Burton-upon-Trent punks Max Raptor are back in the limelight and frankly for good reason with this third full-length record.
Max Raptor comes as a follow-up to 2015 EP Damage Appreciation and features the title track from it as track 9/12, and was produced by Dan Weller [Enter Shikari, Young Guns, SikTh], so was in expert hands from the very start of the writing and recording process.
The record comes as a cross between hardcore, roots punk and good old rock n’ roll (as have their other releases), but this one gives another level the band have not reached on previous releases.
The vocal style throughout is excellent, keeping a very old-school technique while having a refreshing new crunch when combined with the excellently mixed instrumental, but particular credit has to go to drummer Pete Reisner, who keeps the beat going with ease and suits the punk vibe to a T. While the guitars aren’t particularly technical (which is to be expected of a good punk band), the mix leaves them gritty and messy which creates a definite mood to provide the backing for Wil to do his thing.
The influences of early punk bands are evident, especially in tracks like Day Release and When I Was A Gentleman which hold those really solid, huge “woah oh” gang vocals that create that finishing touch to the roughness to make it feel that next step up, but there are also elements that have clearly been brought about from touring with Press To Meco and a couple of moments (namely the styles of some song endings) sound reminiscent of them.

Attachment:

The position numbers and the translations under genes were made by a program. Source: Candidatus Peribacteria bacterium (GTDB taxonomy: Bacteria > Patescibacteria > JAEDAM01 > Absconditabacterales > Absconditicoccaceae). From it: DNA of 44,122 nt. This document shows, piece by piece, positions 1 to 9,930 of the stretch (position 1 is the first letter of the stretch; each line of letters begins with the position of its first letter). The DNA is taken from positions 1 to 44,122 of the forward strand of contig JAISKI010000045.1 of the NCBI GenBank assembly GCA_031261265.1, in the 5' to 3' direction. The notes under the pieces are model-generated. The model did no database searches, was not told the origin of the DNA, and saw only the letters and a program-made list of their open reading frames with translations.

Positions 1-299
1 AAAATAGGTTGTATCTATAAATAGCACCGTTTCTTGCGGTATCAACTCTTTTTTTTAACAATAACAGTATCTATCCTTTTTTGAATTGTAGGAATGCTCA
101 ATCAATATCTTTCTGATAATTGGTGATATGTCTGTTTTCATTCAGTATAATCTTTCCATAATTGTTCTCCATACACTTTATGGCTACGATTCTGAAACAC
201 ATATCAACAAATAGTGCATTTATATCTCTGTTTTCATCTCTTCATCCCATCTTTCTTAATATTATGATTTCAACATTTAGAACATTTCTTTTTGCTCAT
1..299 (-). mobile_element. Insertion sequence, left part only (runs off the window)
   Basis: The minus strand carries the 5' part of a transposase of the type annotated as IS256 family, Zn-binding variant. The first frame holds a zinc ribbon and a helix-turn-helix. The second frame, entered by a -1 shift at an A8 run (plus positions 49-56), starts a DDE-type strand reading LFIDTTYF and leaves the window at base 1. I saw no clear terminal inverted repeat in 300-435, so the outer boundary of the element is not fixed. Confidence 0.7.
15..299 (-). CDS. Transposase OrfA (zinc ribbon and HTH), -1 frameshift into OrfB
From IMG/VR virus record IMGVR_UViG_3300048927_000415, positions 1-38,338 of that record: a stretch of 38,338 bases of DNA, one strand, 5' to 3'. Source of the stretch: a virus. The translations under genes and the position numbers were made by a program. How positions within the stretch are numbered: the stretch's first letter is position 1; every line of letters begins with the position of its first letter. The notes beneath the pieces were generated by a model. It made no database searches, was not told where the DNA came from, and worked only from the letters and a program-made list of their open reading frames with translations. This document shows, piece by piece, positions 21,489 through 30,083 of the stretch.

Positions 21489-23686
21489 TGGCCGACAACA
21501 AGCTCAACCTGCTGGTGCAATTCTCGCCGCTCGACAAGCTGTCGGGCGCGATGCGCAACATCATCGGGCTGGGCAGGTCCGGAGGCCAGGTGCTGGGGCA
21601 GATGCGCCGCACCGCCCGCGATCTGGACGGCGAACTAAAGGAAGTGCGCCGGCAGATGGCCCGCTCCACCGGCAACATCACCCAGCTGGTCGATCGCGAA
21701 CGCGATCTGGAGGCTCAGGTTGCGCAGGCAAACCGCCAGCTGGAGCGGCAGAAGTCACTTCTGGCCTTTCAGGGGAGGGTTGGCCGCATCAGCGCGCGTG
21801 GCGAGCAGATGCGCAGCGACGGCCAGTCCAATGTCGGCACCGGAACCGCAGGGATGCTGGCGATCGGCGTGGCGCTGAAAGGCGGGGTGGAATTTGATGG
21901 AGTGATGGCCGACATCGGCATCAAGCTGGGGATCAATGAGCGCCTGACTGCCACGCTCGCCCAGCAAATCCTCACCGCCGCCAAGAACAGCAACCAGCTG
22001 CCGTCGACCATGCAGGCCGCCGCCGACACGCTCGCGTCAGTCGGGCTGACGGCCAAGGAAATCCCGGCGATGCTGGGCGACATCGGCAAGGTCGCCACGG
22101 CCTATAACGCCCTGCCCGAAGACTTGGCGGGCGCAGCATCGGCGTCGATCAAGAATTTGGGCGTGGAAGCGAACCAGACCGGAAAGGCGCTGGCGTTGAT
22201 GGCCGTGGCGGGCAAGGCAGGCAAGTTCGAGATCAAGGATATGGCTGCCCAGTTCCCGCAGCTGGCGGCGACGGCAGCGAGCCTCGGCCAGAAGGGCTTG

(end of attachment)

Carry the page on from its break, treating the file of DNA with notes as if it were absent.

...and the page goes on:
Standout tracks are the aforementioned When I Was A Gentleman and the far more bluesy Last Words which display how excellent this band is with a variety of styles, while keeping their fingerprint very much on the style.
Usually, weaker tracks get discussed to give a fair and balanced viewpoint but it can genuinely be said this record is made of 12 fantastic tracks for any occasion that will be the making of this band.
The technical highlight has to be the bass-mimicking of the guitar on several tracks but most evident on Day Release, where throughout the whole verse the bass plays the riff with the guitars to create a fully immersive instrumental that packs a massive punch like very few bands can deliver in the modern market.
This band are so underrated and deserve so much more exposure, and this release just goes to show they are at the very top of the modern hardcore game, which is hardly surprising considering their support slots with the likes of The Stranglers [2010 tour].